Some of the best memories I have are found in those times of unemployment when we had no real idea how that next bill would be paid. Yet, strangely enough, there was a contentment present. A contentment with my circumstances and a contentment with life. Take away the rat-race and politics that come with employment – the social expectations and inevitable over-spending – the insecurities and stress – and put in place an incredible wife and life partner who shares that same contentment in just being. Well, it has been the closest thing to this side of paradise that I have ever experienced.
I was fired and although there was the eventuality of facing the reality of bills that needed to be paid, I found myself looking forward to just being. I spent a good portion of the days looking for work, chasing down leads, writing cover letters, tweaking my resume but that was entwined with working out in the yard, tending to the roses, rebuilding our front pathway, our front fence, playing with the children, and then as the day came to a close, sitting on our swinging bench, on our back patio, with my wife snuggled in, staring at the large mountain range that we had an amazing view of from our backyard.
Time slowed down. In a practical way as well. We never did manage to get our van going again and eventually we ended up having it towed for scrap. We walked everywhere and my wife would take the wagon and walk downtown with the children for groceries, forming a bit of a parade as she walked back home. The wagon would have bags of groceries, with enough space for a child to rest when they became tired, and the others helping out, like carrying a gallon of milk that was as big as their body. We were an unusual spectacle but we marched to a different beat and we were okay with that.
After losing the job at that restaurant my employment options dwindled down to non-existent. It was taking less time looking for work because there were no jobs. I was calling up business connections I knew from years past, asking if I could do janitorial work for them in an effort to find something. Nothing. In fact, it would be nine months of nothing. Nine months before I received a paycheck again and I fought hard to get that first paycheck once again. But I digress.
I want to press on with the story but I need to pull myself back for a moment because something significant gets lost in this time of nothing. Something was present. The calm rhythm of life – a life without the rat-race – left us content but wanting. The financial reality existed. That feeling of obligation to provide for my family never left. The uncertainty of the future always lingered at the back of my mind. Not enough to cause distress and certainly not enough to interfere with the place of contentment that I found myself in – regarding enjoying my wife and my family – but enough to compel me to a place of spiritual obedience under the cult leader.
Having walked through a tremendously traumatic year I was still asking questions and processing loss, all in the context of figuring out my spiritual identity. I was asking the big questions of God and although many of them had been answered enough for me, there were still some left, and I was anxious about them. I was anxious about my own state of brokenness and desperately wanted to be ‘whole’ again in order to be a much better husband and father. At least that is how I felt whenever I was around the cult leader, which during this season of unemployment, was a lot.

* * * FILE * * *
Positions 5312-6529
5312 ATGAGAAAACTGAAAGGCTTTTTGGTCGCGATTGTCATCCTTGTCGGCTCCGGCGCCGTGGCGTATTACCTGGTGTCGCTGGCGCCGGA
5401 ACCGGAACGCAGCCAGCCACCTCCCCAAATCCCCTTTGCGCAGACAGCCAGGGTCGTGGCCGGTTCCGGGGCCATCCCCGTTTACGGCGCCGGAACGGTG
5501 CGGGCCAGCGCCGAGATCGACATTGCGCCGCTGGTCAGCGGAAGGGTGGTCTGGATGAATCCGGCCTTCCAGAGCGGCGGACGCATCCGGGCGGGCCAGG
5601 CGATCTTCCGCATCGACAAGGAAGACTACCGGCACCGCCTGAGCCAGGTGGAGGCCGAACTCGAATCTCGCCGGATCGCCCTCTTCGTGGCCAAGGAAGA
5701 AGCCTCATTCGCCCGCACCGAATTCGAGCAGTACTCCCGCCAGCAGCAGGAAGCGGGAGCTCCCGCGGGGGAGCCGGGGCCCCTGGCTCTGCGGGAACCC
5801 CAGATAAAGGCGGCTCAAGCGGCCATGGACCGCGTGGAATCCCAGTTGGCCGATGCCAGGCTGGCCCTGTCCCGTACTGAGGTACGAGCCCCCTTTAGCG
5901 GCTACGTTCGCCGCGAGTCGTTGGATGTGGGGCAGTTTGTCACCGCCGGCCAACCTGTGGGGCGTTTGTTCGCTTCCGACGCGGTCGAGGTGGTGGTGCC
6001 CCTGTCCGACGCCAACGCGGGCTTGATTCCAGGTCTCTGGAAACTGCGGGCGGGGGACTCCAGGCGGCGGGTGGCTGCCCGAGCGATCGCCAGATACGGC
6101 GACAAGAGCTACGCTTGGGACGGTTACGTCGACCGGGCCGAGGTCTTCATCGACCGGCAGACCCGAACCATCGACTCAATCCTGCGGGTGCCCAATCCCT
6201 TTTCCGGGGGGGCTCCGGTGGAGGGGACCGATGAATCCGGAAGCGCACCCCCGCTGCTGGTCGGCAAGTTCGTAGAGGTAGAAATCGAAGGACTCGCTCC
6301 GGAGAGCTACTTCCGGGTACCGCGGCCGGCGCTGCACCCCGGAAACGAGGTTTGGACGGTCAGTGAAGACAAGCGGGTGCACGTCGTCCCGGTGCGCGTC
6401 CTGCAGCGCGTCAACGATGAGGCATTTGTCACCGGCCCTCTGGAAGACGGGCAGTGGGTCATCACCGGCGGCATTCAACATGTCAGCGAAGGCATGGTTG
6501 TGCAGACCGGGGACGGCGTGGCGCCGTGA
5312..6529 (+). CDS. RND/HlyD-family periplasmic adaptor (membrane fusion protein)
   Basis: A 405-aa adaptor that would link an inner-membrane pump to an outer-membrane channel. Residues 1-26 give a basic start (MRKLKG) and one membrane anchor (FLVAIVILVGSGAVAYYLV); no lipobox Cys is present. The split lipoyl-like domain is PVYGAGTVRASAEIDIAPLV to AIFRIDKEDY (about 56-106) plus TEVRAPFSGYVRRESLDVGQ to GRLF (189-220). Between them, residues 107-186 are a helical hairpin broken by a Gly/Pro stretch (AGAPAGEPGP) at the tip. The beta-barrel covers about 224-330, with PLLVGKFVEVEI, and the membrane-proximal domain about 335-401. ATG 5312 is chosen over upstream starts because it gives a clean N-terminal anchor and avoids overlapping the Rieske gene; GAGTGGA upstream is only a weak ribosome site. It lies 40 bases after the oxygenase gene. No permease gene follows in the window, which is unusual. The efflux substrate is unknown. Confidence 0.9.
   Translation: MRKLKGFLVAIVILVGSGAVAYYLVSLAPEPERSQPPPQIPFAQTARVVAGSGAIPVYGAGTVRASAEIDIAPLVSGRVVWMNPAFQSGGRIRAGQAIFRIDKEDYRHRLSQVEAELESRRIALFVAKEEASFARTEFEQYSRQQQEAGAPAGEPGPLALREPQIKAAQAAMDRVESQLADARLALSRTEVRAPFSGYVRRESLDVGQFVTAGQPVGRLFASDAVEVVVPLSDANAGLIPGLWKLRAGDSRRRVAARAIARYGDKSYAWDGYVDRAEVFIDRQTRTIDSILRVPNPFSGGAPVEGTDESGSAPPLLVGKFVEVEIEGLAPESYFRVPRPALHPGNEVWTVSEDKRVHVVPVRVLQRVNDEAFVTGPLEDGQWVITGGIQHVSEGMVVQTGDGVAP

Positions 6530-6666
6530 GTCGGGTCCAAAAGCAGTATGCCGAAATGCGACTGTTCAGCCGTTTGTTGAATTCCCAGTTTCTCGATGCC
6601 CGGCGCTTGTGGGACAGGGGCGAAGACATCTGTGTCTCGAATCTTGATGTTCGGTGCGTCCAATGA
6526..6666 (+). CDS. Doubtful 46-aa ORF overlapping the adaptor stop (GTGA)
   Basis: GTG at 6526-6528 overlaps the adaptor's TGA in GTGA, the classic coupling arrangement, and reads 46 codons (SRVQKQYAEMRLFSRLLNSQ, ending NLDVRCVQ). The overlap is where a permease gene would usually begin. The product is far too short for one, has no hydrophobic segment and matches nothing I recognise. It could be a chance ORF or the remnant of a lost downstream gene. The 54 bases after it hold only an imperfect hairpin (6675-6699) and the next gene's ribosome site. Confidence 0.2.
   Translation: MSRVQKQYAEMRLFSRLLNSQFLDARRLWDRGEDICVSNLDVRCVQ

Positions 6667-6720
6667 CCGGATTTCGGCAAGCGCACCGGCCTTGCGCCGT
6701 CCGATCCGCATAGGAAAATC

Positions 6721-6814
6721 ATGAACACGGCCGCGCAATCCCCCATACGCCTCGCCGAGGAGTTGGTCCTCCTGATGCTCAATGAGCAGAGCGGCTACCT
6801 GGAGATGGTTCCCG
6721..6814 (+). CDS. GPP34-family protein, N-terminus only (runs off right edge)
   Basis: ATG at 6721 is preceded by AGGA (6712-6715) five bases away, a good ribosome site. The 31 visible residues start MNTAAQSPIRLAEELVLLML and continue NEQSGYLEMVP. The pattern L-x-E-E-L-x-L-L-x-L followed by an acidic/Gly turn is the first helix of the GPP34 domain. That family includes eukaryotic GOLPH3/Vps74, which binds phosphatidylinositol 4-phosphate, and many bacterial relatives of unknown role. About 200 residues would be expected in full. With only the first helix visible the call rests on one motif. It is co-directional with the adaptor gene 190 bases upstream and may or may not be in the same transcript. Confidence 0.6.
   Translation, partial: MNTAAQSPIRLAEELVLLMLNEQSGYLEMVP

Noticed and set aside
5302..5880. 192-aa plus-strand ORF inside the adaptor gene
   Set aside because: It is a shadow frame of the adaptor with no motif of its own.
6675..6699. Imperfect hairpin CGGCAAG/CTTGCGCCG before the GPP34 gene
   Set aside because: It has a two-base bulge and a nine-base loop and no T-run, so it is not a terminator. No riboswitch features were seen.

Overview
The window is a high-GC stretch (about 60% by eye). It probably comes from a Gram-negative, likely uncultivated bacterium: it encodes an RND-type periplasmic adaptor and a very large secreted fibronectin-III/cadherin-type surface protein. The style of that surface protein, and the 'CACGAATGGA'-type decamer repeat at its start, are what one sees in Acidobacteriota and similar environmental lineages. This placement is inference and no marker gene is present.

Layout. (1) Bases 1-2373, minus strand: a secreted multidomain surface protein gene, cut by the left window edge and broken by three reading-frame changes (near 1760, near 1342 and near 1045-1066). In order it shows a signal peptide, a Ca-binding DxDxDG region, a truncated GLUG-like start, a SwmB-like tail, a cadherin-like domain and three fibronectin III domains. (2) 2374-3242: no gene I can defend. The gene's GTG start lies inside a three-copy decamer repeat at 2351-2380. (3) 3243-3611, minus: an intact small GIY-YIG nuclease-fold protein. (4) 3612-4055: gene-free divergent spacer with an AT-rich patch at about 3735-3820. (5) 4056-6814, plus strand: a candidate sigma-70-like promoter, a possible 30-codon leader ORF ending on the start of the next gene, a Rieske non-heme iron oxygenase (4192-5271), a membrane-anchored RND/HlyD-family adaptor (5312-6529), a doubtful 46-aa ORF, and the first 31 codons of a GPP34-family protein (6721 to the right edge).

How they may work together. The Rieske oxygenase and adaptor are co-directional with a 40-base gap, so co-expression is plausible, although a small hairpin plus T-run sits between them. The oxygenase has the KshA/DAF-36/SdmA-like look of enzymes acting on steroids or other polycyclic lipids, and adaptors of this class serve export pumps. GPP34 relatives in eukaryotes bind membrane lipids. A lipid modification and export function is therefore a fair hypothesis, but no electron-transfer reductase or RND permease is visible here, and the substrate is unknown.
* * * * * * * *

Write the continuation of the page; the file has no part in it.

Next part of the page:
He further solidified his place in my life by reminding me of my past. He would remind me of those broken and fragmented conversations he had with me when I was at my lowest moments and he reminded me of my past wrong-doings – like I needed to make amends to him over my transgressions. In the moment it made sense to me. Each word he spoke made sense to me. I wanted to be a better person and he was noisy enough in my life that I became convinced that his words made sense. There wasn’t a long enough period of silence to try and figure out what it was that I was feeling about it all. We would receive almost daily sermons delivered via email, then the phone calls, the prayer meetings, the counseling sessions, and Sunday gatherings in the basement of his home. Then there were the complicated rules of engagement around interacting with his wife, his son, his daughter, and his wife’s twin brother.
This was my full-time job, and it was all I could do to figure out how to not get fired from it.
Obediently I marched to the beat of his drum. I learned his language and allowed it to replace my own definitions. Interaction with my wife, my children, and anyone else was under his strict supervision and interpretation of events. Because of the trauma that I had walked through – both in my long ago past, then with my brother, and then again in losing my son – life held a lot of uncertainty and it was his mission to set it all straight and to help me understand the whys of it all. Apparently, what that really meant was because I was so fucked up and disobedient a lot of shit would happen in my life. Fortunately for me, if I would follow his teachings completely he was willing to lead me to a place of forgiveness and healing so everything in my life would be good again.
In the moment this all made sense. Even though that place of forgiveness was kneeling before him and his family, begging them for it.